- Give yourself a boost
- Antioxidants and polyphenols, which can be found in many berries and spices, have a particularly potent anti-inflammatory effect
- Strengthen your gut flora by eating lacto-fermented foods and fibre
- Take an omega 3 supplement if you do not get enough from your diet. The modern diet tends to contain a lot of omega 6 and not enough omega 3. This creates an imbalance between the two fats which can lead to inflammation.
- Turmeric contains the polyphenol curcumin which has well-documented anti-inflammatory properties
- Magnesium and vitamin D are often noted as important nutrients to prevent inflammation
- Get 30 minutes of exercise every day
- Regular exercise can help maintain a healthy weight and reduce the amount of pro-inflammatory molecules. The Public Health Agency of Sweden recommends at least 30 minutes of exercise a day, 5 days a week, where you get your heart rate up, get out of breath and break a sweat. Exercise has also been shown to be good for the gut flora!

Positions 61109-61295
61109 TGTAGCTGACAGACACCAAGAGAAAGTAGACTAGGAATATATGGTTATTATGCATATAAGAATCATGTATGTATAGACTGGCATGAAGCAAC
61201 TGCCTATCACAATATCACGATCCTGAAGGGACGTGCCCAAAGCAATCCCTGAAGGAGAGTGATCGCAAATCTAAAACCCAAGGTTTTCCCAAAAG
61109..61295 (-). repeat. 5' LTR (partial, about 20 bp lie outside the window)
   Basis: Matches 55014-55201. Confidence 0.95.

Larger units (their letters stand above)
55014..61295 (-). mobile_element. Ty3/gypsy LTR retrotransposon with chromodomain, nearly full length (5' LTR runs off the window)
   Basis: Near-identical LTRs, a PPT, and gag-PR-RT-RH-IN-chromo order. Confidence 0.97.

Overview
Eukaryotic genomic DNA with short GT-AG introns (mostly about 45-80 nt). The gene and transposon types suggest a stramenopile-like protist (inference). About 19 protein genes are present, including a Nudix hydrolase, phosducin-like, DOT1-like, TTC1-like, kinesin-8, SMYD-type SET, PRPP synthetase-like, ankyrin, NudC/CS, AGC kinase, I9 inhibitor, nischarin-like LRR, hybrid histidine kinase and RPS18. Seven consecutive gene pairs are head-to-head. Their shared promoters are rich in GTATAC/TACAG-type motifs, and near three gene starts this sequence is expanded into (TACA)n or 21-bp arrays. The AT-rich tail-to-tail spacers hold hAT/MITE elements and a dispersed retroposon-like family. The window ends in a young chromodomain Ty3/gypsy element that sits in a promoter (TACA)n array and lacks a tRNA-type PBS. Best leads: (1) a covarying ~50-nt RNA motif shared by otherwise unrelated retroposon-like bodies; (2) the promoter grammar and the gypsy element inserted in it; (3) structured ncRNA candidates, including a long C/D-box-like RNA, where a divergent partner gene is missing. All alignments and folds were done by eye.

- Keep a regular sleep schedule and get enough sleep (7-8 hours)
- Try to avoid negative stress
- Yoga, meditation and walks in nature are good examples of stress-reducing activities.
Even small changes can help!
If you find yourself in need of a lifestyle change, all of this information can easily feel overwhelming. If this is the case, it may be good to focus on one or a just a few of the recommendations above, such as diet and sleep, so you can be sure to establish good routines and habits within these two areas before you move on to exercise, for example. It is also important to remember that as an individual, you have the power to control your own health, and by gaining control of just one of the items above, you can start to make changes that will improve your health both here and now and over the long term.
Hotamisligil, G. S. (2006) Inflammation and metabolic disorders, Nature, 444
Shacter, E., and Weitzman, S. A. (2002) Chronic inflammation and cancer, Oncology, 16
Pahwa, R., Jialal, I., Chronic Inflammation: https://www.ncbi.nlm.nih.gov/books/NBK493173/